Visually, shmups need to be easy to see all the action on screen. With bullets flying everywhere it’s no fun if you can’t see how you’re being taken down. Aces of the Luftwaffe keeps its visuals bold, and planes can be easily seen with the scenery scrolling by underneath. Using a bold and cartoony style makes it easy to see when docked. Handheld mode is clear to see what’s going on for most of the game, but I did find one type of bullet tended to be harder to see. But it was manageable, and the game just as beatable in handheld mode. Most of the game you’ll be dealing with smaller aircraft and the odd Zeppelin, and the bosses take it up a notch. The Aces vehicles are often quite large and the subtle 3D models stand out here. They have designs that are better than anything else in the game. In a game where you see a lot of planes and bullets, they are something nice and different.
For fans of shmups and bullet hell shooters, Aces of the Luftwaffe is a mixed bag. It’s perfectly fine as a shmup – there are a fair few levels, and if things are too easy there’s three difficulties to play through if you want a greater challenge. But regardless of difficulty setting, Aces is easy going for almost the entire game. You’ll die a bunch, but you’ll get through, right up until the last two levels. Here the difficulty spikes. Another issue you tolerate throughout becomes a real sticking point here – bullet hells. They’re expected to fill the screen with bullets, but they usually fire patterns that allow you to evade being hit. Aces can be merciless, and fill the length of the screen with inescapable bullets. When the game is easy, and you have enough lives to keep going, it’s a small annoyance. But when one wave is enough to wipe out your plane, there should be some way to evade it.
There is no score ranking or leaderboards in Aces of the Luftwaffe, but there is an option to play the story in a co-op mode. Up to four players can take control of the four pilots. However, when trying to get the co-op mode running, I found that it wouldn’t allow a game to start with only two pilots – there was no way to progress forward. With no word from Handy Games on the issue, it appears that co-op can only be played with four players. I find this misleading. “Up to 4 players” implies 2 or 3 people can play at the same time. If you buy this game thinking 2 players are enough for co-op mode, you’ll be quickly disappointed. If this turns out not to be the case, this review will be amended.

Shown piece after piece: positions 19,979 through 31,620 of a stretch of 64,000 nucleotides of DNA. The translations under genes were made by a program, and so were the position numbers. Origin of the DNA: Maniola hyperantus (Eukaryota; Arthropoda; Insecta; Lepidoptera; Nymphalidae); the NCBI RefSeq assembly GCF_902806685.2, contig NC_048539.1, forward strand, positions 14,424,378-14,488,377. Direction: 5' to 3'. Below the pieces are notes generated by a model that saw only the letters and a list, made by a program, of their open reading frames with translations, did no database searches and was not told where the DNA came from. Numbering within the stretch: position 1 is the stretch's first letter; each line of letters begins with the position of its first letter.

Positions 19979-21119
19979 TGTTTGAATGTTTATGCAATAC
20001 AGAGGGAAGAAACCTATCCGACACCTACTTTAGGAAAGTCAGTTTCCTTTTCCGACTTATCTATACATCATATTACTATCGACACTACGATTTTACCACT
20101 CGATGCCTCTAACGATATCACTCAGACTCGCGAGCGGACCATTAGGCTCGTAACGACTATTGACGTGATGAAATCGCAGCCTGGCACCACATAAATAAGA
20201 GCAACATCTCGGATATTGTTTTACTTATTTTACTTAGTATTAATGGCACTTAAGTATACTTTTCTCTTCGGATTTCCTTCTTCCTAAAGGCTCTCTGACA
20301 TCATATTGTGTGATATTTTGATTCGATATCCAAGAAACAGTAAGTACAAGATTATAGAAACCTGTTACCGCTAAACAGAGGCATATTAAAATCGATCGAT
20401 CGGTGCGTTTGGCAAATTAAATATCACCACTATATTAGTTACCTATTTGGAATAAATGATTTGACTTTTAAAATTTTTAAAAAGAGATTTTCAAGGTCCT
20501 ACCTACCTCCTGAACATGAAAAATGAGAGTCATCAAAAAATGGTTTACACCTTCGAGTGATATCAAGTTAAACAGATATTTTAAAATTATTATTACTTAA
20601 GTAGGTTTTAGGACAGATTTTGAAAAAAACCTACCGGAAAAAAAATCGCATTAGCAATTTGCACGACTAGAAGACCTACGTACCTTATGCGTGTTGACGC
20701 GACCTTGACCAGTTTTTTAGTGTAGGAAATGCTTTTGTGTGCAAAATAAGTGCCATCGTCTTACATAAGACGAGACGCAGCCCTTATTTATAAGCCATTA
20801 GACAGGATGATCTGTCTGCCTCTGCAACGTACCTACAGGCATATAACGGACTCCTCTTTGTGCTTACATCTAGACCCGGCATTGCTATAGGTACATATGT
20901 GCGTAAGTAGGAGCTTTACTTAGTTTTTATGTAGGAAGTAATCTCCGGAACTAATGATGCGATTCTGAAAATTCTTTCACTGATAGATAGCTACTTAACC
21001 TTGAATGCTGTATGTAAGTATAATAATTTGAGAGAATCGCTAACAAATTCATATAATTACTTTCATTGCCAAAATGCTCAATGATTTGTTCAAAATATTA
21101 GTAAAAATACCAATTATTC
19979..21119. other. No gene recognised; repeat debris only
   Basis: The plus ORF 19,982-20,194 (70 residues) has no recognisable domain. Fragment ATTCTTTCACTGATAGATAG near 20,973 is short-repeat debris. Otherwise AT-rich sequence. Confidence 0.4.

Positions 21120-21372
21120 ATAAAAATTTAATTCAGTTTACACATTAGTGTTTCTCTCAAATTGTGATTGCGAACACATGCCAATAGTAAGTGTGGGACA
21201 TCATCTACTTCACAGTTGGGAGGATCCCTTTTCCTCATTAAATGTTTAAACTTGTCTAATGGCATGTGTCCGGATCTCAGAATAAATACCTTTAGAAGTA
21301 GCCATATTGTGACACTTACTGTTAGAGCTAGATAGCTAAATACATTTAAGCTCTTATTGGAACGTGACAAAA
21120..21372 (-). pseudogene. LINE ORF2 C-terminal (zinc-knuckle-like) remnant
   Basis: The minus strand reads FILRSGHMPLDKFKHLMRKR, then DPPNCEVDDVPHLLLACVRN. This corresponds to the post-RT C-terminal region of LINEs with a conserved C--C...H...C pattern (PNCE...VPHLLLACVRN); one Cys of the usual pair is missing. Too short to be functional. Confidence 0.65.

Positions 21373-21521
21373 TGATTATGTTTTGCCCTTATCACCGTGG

Aces of the Luftwaffe performs well most of the time. When things get really busy there are moments of slowdown, but gameplay is never really impacted. Load times are quite painful in this game. Before any level you’ll be hit by the loading screen that can be nearly a minute long! This is discouraging if you want a short game you can just jump into and play.
Aces of the Luftwaffe is a decent shmup with some neat features, but there are so many issues that weigh it down. If you’re a shmup addict and don’t mind the asking price than you’ll get a few hours out of this. For others, it’s hard to recommend this game, especially when Hamster’s NEO GEO releases have better and cheaper games in the genre. Maybe get Aces in a sale.